Determination of urine caffeine and its metabolites by use of high-performance liquid chromatography-tandem mass spectrometry: estimating dietary caffeine exposure and metabolic phenotyping in population studies
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We have developed and validated a high-performance liquid chromatography-tandem mass spectrometric (LC-MS/MS) method for determining urine caffeine and 14 caffeine metabolites suitable for estimating caffeine exposure and metabolic phenotyping in population studies. Sample preparation consisted solely of a series of simple reagent treatments at room temperature. Stable isotope-labeled analogs were used as internal standards for all analytes. We developed rapid LC-MS/MS separations for both positive and negative ion mode electrospray ionizations to maximize measurement sensitivity. Limits of detection were 0.05–0.1 μmol/L depending on the analytes. Method imprecision, based on total coefficients of variation, was generally <7 % when analyte concentration was >1 μmol/L. Analyte recoveries were typically within 10 % of being quantitative (100 %), and good agreement was observed among analytes measured across different MS/MS transitions. We applied this method to the analysis of a convenience set of human urine samples (n = 115) and were able to detect a majority of the analytes in ≥99 % of samples as well as calculate caffeine metabolite phenotyping ratios for cytochrome P450 1A2 and N-acetyltransferase 2. Whereas existing LC-MS/MS methods are limited in number of caffeine metabolites for which they are validated, or are designed for studies in which purposely elevated caffeine levels are expected, our method is the first of its kind designed specifically for the rapid, sensitive, accurate, and precise measurement of urine caffeine and caffeine metabolites at concentrations relevant to population studies.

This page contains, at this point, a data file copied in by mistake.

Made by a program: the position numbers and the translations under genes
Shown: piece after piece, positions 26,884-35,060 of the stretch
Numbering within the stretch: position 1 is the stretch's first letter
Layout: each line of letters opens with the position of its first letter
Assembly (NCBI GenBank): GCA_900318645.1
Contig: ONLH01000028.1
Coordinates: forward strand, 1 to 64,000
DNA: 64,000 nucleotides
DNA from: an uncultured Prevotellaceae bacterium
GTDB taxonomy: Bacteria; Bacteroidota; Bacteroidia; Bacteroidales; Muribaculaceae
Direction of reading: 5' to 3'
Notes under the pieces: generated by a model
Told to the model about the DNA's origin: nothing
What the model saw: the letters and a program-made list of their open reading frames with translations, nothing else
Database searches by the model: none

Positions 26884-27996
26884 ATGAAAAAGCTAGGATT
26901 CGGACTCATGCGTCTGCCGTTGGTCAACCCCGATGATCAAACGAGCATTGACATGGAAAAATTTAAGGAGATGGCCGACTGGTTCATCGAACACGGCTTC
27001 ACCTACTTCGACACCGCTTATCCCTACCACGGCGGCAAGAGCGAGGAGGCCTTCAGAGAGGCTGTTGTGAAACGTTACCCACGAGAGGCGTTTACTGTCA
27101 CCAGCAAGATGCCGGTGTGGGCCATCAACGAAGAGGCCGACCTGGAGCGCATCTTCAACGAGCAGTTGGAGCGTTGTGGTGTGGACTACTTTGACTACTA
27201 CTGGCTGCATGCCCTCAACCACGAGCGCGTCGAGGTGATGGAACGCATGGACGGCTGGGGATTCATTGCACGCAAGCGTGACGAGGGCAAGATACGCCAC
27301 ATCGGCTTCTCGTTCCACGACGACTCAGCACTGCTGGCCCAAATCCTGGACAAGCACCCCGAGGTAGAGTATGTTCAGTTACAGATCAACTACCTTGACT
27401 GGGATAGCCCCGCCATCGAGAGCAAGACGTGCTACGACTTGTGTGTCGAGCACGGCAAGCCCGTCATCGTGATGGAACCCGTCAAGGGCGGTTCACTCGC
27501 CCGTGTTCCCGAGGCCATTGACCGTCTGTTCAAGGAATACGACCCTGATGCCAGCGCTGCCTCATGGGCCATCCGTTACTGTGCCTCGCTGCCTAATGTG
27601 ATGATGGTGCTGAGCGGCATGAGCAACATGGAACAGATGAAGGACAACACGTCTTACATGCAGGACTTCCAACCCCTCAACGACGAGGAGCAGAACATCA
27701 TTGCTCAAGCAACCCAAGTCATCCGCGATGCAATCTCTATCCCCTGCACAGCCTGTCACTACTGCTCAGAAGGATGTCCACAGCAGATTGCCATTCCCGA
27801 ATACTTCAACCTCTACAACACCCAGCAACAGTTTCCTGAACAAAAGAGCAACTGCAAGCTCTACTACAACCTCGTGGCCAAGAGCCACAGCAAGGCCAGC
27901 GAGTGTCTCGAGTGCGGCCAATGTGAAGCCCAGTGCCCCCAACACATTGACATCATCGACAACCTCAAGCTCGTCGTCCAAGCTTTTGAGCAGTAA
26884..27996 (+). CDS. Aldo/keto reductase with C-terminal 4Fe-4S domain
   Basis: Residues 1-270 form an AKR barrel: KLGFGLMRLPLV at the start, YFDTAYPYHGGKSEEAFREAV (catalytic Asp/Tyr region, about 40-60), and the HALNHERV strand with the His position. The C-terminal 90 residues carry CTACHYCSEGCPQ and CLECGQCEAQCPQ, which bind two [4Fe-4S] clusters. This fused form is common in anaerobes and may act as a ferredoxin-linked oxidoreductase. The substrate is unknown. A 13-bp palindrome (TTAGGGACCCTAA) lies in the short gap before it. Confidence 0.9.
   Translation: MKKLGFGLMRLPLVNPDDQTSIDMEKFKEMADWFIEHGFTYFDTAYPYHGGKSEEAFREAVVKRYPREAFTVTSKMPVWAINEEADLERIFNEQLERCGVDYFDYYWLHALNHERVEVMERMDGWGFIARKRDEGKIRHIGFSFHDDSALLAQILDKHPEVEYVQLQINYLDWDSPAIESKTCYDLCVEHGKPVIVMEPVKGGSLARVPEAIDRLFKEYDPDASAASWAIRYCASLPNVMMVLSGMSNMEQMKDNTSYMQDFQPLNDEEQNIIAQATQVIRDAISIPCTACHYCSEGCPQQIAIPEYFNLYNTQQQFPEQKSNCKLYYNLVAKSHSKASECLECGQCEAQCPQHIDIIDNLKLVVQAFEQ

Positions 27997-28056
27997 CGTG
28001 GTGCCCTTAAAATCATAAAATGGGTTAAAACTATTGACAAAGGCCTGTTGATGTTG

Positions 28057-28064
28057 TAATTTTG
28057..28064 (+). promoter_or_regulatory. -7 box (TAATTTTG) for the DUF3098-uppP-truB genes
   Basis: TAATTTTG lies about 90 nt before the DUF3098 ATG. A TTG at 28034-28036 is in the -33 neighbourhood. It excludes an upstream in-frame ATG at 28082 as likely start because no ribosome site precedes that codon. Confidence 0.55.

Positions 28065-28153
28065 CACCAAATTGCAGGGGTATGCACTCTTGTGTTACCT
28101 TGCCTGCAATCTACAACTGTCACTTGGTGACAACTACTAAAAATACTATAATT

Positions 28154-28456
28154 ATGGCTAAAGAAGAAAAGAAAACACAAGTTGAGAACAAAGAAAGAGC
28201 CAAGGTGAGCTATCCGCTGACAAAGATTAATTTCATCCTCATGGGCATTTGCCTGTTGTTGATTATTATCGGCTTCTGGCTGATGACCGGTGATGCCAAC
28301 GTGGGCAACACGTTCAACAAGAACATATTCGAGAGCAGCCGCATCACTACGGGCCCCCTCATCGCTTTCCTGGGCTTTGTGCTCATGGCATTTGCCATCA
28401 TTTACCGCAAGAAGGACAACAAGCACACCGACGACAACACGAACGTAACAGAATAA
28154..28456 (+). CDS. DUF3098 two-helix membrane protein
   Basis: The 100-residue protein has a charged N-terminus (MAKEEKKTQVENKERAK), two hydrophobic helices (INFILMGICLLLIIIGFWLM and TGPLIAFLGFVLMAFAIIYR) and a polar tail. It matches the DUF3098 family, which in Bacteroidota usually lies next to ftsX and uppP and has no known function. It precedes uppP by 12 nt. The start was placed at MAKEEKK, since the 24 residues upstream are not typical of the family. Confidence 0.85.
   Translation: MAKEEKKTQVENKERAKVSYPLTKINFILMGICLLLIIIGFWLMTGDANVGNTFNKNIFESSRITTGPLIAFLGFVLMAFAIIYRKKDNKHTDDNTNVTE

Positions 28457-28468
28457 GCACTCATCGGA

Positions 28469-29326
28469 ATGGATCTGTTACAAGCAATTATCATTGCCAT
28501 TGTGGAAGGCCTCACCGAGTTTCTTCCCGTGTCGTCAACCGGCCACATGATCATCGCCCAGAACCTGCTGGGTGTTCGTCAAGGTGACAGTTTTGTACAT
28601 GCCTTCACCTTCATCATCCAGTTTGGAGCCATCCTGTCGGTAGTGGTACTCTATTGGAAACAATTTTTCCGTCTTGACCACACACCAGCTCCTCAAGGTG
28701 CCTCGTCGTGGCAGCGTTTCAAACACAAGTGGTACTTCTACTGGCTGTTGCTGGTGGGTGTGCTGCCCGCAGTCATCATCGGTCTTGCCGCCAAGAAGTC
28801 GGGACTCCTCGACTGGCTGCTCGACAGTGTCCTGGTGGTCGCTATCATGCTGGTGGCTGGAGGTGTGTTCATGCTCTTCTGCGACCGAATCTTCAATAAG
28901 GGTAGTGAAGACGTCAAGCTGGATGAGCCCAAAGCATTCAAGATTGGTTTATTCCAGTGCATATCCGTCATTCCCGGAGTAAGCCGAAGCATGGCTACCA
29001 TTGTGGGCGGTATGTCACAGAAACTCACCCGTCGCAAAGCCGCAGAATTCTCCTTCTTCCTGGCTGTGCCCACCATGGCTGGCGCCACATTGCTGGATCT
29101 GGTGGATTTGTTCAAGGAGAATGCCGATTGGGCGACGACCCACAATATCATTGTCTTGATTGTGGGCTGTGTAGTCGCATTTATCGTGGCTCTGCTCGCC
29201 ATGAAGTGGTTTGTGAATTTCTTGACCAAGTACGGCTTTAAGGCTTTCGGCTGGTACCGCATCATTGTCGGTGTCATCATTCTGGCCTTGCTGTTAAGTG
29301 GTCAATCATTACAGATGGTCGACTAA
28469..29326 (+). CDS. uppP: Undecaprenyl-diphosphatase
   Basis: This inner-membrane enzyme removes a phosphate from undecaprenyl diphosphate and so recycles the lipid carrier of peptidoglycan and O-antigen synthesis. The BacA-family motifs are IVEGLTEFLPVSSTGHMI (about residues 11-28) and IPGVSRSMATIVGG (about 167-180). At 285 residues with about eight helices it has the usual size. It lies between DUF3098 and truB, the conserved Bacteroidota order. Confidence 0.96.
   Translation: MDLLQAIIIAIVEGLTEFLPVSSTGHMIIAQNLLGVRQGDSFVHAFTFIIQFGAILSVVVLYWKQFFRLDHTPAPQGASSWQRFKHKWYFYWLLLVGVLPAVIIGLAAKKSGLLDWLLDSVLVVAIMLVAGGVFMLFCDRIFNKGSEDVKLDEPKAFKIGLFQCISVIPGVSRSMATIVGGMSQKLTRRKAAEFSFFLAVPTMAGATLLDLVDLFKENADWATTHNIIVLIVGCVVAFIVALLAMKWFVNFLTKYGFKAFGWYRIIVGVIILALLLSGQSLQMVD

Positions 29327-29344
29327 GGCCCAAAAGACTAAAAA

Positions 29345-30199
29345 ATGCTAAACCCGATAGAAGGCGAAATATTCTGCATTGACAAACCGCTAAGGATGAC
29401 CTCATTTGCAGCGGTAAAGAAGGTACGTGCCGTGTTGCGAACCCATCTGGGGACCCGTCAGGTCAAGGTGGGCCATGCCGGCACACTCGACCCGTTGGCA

KeywordsCaffeine Urine Biomarkers Dietary intake Phenotyping Mass spectrometry NHANES
The authors would like to thank Teresa D. Douglas of the Nutritional Health Sciences Program, Graduate Division of Biological and Biomedical Sciences, Emory University (Atlanta, GA), for her contributions in standard and sample preparation, and Patrick W. Simon of the Centers for Disease Control and Prevention, National Center for Environmental Health, for his contributions in sample preparation and analyses related to this work.
The findings and conclusions in this report are those of the authors and do not necessarily represent the official views or positions of the Centers for Disease Control and Prevention/Agency for Toxic Substances and Disease Registry or the Department of Health and Human Services.
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